Last month, Samuel started up his mushroom business in Offinso, a town in the forest region of Ghana with several timber mills. These timber mills produce tons of sawdust causing considerable environmental pollution due to inefficient waste management practices. The sawdust is sometimes set on fire to eliminate it, and other times carried away by wind with the potential to cause lung infection and other respiratory diseases. Samuel’s business makes use of this sawdust for composting, thereby offering some relief in minimizing this environmental menace. He tells SHI the abundance of sawdust for composting reduces his production cost. He only pays for transportation. It costs 30 pesewas ($0.10) to produce a 1.5kg bag of sawdust compost which sells for one cedi ($0.33). Meanwhile, one 1.5kg compost bag produces 6 cedis worth of mushroom ($2.00), a significant return on investment.

Samuel sees a lot of profitability in mushroom sales since most mushrooms currently available on the market are wild mushroom, which are seasonal and expensive during lean seasons. As an accountant, he is aware of the significant benefits of taking a loan from SHI, where the interest is a flat rate without any additional hidden fees that are charged by most commercial banks in Ghana. With his loan, he was able to invest in building the cropping house for his mushroom.

Yet he is motivated not only by profit from his business but also his contribution to creating employment for the youth. By October, he had already created new job employing three people who were formerly unemployed. Awudu and Zakaria are both full-time employees who assist with composting and bagging for mushroom production, and Mamuna works part-time.

Samuel has big plans to grow this business into three major cities, creating even more employment as the business grows. He and his wife have one son and one adopted daughter (niece) in their care. Even though he has a day job as an accountant and his wife works as a nurse, he says it would be challenging for them to care for the children’s needs and school fees without this supplementary income. He plans to expand by marketing the mushrooms to hospitals as well since they are currently promoting low cholesterol diets and increased vegetable consumption.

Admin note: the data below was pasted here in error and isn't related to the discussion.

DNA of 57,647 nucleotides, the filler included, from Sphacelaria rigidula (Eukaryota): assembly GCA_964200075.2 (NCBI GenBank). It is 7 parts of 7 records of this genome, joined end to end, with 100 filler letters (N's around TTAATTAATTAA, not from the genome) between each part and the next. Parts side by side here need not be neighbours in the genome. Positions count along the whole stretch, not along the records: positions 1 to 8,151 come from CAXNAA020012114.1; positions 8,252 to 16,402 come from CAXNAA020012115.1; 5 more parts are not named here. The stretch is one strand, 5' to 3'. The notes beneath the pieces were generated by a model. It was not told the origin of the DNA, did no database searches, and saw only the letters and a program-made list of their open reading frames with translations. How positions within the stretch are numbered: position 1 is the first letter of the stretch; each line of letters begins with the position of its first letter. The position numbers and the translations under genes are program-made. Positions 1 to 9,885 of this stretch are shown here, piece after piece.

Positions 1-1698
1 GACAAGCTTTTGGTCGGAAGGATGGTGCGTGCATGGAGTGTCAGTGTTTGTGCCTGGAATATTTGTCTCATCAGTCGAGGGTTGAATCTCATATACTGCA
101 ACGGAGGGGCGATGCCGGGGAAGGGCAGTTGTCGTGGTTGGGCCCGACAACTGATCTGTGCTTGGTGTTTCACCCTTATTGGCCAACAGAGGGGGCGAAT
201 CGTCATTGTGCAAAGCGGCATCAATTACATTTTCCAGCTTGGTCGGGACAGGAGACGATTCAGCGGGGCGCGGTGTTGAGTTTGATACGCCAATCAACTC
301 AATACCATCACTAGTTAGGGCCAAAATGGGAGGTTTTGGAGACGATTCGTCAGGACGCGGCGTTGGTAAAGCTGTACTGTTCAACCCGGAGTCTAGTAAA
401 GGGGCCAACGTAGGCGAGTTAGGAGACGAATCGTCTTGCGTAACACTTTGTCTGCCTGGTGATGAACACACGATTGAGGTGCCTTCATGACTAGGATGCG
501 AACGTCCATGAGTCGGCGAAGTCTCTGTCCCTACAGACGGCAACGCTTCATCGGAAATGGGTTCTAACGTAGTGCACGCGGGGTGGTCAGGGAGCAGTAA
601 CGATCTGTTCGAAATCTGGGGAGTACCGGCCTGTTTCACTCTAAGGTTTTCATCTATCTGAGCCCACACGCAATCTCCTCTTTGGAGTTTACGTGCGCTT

With the outbreak of Ebola in Africa and heightened education for people to stay away from bush meat, availability of skills and resources for people to go into agro-based enterprises such as rabbit rearing and mushroom production will not only create employment for the youths, but will also provide more affordable and healthier nutritional sources, which minimizes morbidity rates and increases productivity. Thank you for your support of Samuel’s business, which is providing better livelihoods, healthier foods, and safer environments for many residents of the Ashanti region.

Mamuna, Awudu, & Zakaria bagging compost
Mamuna, Awudu, & Zakaria bagging compost

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Oct 7, 2014

Kontomire gathers to celebrate QPM feeding program

Children sing QPM koko song
Children sing QPM koko song

Yesterday I visited the community of Kontomire to see first-hand how the QPM feeding program is progressing after one year of operation.  The journey began early, with a 90 minute drive from the office to the rural village.  The final 6 miles involved a lot of bumping and jostling as Benjamin, Self-Help’s country director in Ghana, deftly navigated around the gaping holes in the road that would have taken the truck out of commission for a day or more.  He noted that this community was particularly grateful for Self-Help’s support, since few NGOs would be willing to work with such a remote community due to the challenges of transportation.  As we turned on to that final stretch, Bridget climbed in with her infant son Fifi to join us for the rest of the journey.  Bridget is a junior high school teacher, but due to lack of residential housing at the school, she commutes more than an hour to work each school day if she pays for a taxi, or longer if she goes by food on the treacherous road.